29th November

FJ Williams Profile Picture
FJW 1955-2007
CH Williams Profile Picture
CHW 2015-
JC Williams Profile Picture
JCW 1897-1939
C Williams Profile Picture
CW 1940-1955

2020 – CHW

The Gingko biloba through the front arch.

Gingko biloba
Gingko biloba
Nice colours on a Hydrangea quercifolia.
Hydrangea quercifolia
Hydrangea quercifolia
Hydrangea quercifolia
Hydrangea quercifolia
Hilliers suggest that this is not just Camellia ‘Cornish Snow’ but ‘Cornish Snow Michael’ or ‘Michael’ (after Charlie Michael the head gardener here until 1956). ‘Michael’, they say, is a larger / the largest flowered form of ‘Cornish Snow’. It is certainly out four to six weeks before all our other old ‘Cornish Snow’ and I agree that the flower is bigger. Until I read Hilliers I had not heard this story or account before. We need to propagate from the two plants above the ‘George Blandford’.
‘Cornish Snow Michael’
‘Cornish Snow Michael’
‘Cornish Snow Michael’
‘Cornish Snow Michael’
‘Cornish Snow Michael’
‘Cornish Snow Michael’
Three Corokias with masses of different coloured fruits:
Corokia x virgata with orange ripe fruits (yellow before that).
Corokia x virgata
Corokia x virgata
Corokia x virgata
Corokia x virgata
Corokia x virgata ‘Sunsplash’ with red fruits.
Corokia x virgata ‘Sunsplash’
Corokia x virgata ‘Sunsplash’
Corokia x virgata ‘Sunsplash’
Corokia x virgata ‘Sunsplash’
Corokia buddleioides with masses of very dark red fruits.
Corokia buddleioides
Corokia buddleioides
Corokia buddleioides
Corokia buddleioides
We pick the solitary and first ever seedpod from the Mexican Magnolia tamaulipana. It did not break off easily but it was starting to brown off. It would appear to contain some seed for Asia to try to grow.
Magnolia tamaulipana
Magnolia tamaulipana
Wonderful new growth on one of our Eriobotrya deflexa appearing in November.
Eriobotrya deflexa
Eriobotrya deflexa
I tend to forget this second Lindera obtusiloba tucked away behind the Acer griseum.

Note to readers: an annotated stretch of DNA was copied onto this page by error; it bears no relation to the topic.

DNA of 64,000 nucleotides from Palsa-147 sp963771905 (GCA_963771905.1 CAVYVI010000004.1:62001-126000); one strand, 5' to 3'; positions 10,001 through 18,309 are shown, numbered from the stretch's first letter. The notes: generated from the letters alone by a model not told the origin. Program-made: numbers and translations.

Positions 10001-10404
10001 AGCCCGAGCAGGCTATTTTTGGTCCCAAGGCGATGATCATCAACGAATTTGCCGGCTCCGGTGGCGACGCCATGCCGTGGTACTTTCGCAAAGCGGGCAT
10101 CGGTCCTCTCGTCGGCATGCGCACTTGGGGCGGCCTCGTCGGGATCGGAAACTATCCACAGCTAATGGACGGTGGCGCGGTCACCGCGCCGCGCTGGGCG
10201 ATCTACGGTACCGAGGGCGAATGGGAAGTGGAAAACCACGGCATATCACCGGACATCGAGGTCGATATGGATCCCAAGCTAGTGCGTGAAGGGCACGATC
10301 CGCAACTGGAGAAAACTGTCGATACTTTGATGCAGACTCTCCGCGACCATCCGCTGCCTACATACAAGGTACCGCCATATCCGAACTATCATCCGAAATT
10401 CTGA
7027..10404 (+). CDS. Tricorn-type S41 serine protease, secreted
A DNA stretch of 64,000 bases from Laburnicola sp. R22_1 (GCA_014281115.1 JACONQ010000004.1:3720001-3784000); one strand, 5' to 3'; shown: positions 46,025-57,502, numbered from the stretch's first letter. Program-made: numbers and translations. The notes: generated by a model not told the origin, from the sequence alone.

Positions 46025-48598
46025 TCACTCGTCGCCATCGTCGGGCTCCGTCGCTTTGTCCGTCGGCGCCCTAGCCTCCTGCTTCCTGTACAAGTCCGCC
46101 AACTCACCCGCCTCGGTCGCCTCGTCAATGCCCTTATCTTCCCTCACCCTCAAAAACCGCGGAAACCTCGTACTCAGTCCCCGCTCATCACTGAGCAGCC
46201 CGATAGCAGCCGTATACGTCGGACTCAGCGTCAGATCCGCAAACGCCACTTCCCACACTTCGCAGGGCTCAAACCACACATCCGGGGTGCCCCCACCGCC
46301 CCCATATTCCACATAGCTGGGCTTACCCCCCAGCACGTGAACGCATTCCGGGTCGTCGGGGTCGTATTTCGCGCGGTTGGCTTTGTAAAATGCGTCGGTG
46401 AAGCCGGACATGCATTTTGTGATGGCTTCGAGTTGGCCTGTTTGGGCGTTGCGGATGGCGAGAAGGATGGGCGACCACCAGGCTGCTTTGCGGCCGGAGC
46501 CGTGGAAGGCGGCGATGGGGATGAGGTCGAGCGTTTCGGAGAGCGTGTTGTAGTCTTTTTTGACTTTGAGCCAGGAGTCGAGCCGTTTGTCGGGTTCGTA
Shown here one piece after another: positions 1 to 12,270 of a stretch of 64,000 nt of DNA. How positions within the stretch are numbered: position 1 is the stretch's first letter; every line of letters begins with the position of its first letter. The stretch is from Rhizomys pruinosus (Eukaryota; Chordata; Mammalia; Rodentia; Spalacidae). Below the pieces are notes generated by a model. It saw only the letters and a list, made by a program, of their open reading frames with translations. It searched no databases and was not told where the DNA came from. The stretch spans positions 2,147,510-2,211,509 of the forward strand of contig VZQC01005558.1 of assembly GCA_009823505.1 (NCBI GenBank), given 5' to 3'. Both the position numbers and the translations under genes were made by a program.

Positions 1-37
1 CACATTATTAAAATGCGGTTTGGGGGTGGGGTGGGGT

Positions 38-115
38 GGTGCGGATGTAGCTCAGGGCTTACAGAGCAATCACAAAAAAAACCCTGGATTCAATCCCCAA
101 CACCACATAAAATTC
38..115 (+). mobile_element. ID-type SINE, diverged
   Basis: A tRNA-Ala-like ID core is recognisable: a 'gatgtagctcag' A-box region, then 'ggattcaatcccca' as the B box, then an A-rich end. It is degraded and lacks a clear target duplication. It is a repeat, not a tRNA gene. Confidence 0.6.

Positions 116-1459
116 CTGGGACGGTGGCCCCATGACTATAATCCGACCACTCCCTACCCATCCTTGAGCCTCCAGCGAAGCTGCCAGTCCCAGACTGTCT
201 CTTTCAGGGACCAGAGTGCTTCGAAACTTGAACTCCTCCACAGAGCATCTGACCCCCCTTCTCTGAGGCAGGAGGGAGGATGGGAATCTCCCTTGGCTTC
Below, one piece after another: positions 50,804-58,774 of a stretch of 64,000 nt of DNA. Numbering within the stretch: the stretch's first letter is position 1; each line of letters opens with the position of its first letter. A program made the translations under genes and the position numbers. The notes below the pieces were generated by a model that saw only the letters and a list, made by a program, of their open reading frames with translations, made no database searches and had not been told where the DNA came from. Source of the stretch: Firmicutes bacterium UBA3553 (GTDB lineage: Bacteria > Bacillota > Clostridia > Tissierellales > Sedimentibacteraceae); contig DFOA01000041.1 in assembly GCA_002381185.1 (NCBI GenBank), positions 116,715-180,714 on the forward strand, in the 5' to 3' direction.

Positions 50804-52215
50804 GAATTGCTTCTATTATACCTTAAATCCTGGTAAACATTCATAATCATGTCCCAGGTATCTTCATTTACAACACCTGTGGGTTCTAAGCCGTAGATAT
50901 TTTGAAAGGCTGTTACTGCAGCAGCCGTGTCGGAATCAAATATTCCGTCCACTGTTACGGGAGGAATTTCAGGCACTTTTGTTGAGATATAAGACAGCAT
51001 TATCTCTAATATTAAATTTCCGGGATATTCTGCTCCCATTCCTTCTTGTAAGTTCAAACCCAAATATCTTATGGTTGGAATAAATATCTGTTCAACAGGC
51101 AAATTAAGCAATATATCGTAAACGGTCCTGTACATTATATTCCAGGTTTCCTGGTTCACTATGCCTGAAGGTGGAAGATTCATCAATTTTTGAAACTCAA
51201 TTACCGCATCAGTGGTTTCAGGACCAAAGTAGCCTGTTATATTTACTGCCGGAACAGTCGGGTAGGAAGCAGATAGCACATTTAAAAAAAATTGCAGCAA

Lindera obtusiloba
Lindera obtusiloba
Lindera obtusiloba
Lindera obtusiloba
Assorted fallen leaves under the Acer griseum which never seems to colour up much here. A few are orangy griseum leaves but they drop off as quickly as they turn and never make a show.
Acer griseum
Acer griseum

2019 – CHW
Salix udensis ‘Golden Sunshine’ produces golden autumn colours as well as genuinely yellow leaves in the spring and summer.
Salix udensis ‘Golden Sunshine’
Salix udensis ‘Golden Sunshine’
Salix udensis ‘Golden Sunshine’
Salix udensis ‘Golden Sunshine’

Glyptostrobus pensilis ‘Wooly Mammoth’ has reverted to its rather impressive autumnal or winter colours.

Glyptostrobus pensilis 'Wooly Mammoth'
Glyptostrobus pensilis ‘Wooly Mammoth’
Glyptostrobus pensilis 'Wooly Mammoth'
Glyptostrobus pensilis ‘Wooly Mammoth’
Glyptostrobus pensilis 'Wooly Mammoth'
Glyptostrobus pensilis ‘Wooly Mammoth’
Magnolia obovata ‘Pink Flush’ has come on a lot in a week!
Magnolia obovata ‘Pink Flush’
Magnolia obovata ‘Pink Flush’
And the leaves which are left on Liriodendron chinense next door are a golden yellow. Some nearly perfectly so.
Liriodendron chinense
Liriodendron chinense
Liriodendron chinense
Liriodendron chinense
Liriodendron chinense
Liriodendron chinense
Liriodendron chinense
Liriodendron chinense
Liriodendron chinense
Liriodendron chinense

Sadly I was too late for the best show of Prunus ‘Shirotae’ on the drive. It was gorgeous in the sun a few days ago with red tints in the yellow leaves but now most are on the ground.

Jaimie did however do a rather better job a few days ago but still too late.

Prunus ‘Shirotae’